Perspective, that’s what Charlie Wilson’s War keeps in mind. While other political war movies this season are caught in the quagmire of the news of our current world wide screw ups, Charlie goes back to one that could have started or (at least worsened) many of our current problems. At the very least it takes apart the thought processes of our political system. It does so by telling the story of Charlie Wilson and how he waged a covert war that helped end the Cold War. In short, by supplying Afghanistan with billions of dollars worth of military equipment they were able to stick it to the Soviets. It’s funny to think of a time in which we were helping Afghanistan and not tearing it apart.
There’s no grandstanding here. There’s never a “we’re better than they are” mentality. Writer Aaron Sorkin knows we all have a little dirt on our hands and he points it out. Sure we’re helping murderers and backstabbers, but we’re not so righteous ourselves. Charlie Wilson, a military advisor is, in fact, the least righteous person for the job. Tom Hanks has always had a hard time really digging into the darker sides of his characters, but here he takes full strides as an actor bringing to life this sordid, womanizing personality. He’s not stupid, just brazen, which is probably why he got along so well with Gust Avrakotos, the CIA operative that Philip Seymour Hoffman throws himself into.
This year has been full of memorable performances (three of them from Hoffman) and Gust can easily be added to that list. He is abrasive but wise about it. He’s one of the true practical forces in the political world. He knows what needs to be done, but can’t get around the bureaucracy. Charlie falls somewhere in between. He’s a piece of unmolded clay. Willing to help in little ways, but like most of America has only seen the rest of the world through fuzzy news cameras, and doesn’t believe that one man can make that big a difference.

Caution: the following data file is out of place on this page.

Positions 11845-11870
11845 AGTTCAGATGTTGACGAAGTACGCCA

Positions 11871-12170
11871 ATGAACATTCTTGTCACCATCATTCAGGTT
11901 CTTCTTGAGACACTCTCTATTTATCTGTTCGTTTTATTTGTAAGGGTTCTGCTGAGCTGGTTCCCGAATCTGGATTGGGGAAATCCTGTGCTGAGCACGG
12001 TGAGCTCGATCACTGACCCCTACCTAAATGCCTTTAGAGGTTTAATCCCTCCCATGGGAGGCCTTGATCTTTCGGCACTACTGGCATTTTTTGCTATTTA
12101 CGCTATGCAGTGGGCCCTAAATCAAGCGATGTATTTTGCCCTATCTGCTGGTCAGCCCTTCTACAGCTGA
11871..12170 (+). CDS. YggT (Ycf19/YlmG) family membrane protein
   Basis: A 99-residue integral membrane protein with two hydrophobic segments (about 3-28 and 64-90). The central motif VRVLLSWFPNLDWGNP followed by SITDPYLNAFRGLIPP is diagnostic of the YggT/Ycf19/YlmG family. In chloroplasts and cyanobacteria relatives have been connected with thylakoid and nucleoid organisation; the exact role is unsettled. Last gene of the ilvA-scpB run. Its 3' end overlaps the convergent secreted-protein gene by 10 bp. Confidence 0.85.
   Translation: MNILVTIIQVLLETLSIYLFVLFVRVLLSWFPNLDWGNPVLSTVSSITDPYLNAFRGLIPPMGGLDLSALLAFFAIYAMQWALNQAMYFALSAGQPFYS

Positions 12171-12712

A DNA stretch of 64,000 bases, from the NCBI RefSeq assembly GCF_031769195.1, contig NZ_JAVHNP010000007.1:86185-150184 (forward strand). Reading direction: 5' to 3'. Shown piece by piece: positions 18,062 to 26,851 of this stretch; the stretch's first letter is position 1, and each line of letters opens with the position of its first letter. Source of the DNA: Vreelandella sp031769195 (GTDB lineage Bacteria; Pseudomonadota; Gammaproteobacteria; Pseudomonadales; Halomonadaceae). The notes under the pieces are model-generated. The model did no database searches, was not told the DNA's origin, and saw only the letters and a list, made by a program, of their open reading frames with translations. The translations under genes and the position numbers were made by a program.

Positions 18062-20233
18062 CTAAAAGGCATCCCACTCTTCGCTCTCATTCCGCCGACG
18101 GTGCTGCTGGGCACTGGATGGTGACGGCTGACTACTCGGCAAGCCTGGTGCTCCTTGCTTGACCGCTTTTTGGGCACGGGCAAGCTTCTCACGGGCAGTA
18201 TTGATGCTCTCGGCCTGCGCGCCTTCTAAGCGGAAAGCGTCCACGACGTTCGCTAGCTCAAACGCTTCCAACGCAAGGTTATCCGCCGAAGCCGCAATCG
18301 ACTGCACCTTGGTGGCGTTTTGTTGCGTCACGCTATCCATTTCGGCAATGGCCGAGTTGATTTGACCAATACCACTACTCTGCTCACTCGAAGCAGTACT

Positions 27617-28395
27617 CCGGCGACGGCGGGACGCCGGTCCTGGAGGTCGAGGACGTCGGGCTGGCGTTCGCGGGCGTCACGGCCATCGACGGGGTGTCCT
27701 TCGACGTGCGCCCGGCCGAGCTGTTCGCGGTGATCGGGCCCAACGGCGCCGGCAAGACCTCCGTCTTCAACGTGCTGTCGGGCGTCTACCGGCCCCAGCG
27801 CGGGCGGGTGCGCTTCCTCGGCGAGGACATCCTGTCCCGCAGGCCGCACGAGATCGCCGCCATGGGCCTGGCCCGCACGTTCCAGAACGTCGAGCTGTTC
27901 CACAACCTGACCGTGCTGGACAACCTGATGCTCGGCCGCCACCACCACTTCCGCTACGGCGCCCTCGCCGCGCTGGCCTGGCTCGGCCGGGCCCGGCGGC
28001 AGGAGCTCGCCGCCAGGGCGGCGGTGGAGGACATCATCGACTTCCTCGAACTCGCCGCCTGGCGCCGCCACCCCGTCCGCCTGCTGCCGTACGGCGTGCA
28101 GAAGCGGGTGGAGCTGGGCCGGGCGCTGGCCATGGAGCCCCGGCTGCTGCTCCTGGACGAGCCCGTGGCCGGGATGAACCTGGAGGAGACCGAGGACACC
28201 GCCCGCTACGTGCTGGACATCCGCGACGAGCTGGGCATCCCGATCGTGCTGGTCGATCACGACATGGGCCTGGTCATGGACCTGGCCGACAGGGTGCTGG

Bring in Joanne Herring, a bleach blonde Julia Roberts as a religious, conservative, wealthy Texas woman, whose had an on-again-off-again affair with Charlie. She also has been concerned about the plight of Afghanistan for some time now and manages to talk Charlie into going overseas to see what’s happening first hand.
There in what could have become an over the top “lets look at the horrors of war” segment becoming bigger than the movie itself, Mike Nichols scales it back and directs the atrocities that we see through the characters Charlie and his assistant Bonnie Bach, played by the beautiful and wonderful Amy Adams, making it that much more effective for the audience. It isn’t until Charlie steps up on a hill overlooking the refugee camp that we realize just how awful everything is. Nichols, over the years has learned how to stage a scene so effortlessly while maximizing the effect of every shot. Nothing is wasted.
The story skips back and forth from side-splitting humor to incredible character moments and thoughtful drama. Sorkin’s dialogue is whip-crack smart. And Nichols should direct every actor in every film, every year. These two incredible intelligent and creative people should work together again and very soon.
Also in the film is Emily Blunt, the first assistant to Meryl Streep in The Devil Wears Prada. Even in a small role as one of Charlie’s potential flings she has the incredibly sexy presence of a movie star.
It isn’t until we witness actual footage of Afghanistan fighting the Russians that we’re drawn out of the character’s stories and reminded a little to vehemently that there’s something larger going on (which we already understand.) Effective in one sense but the damage is done. Following the characters becomes secondary and the emotional impact is lessened.
In the end we have the opportunity to create something better, but don’t take advantage of it. The attitude that our government takes to the one thing that could have saved many headaches is pretty telling about how they seem to act when faced with any situation. If it doesn’t help us right now, it’s not worth doing. We’ve become a short-sighted country, unable to see beyond our next move, unable to empathize with our opponents and even our allies.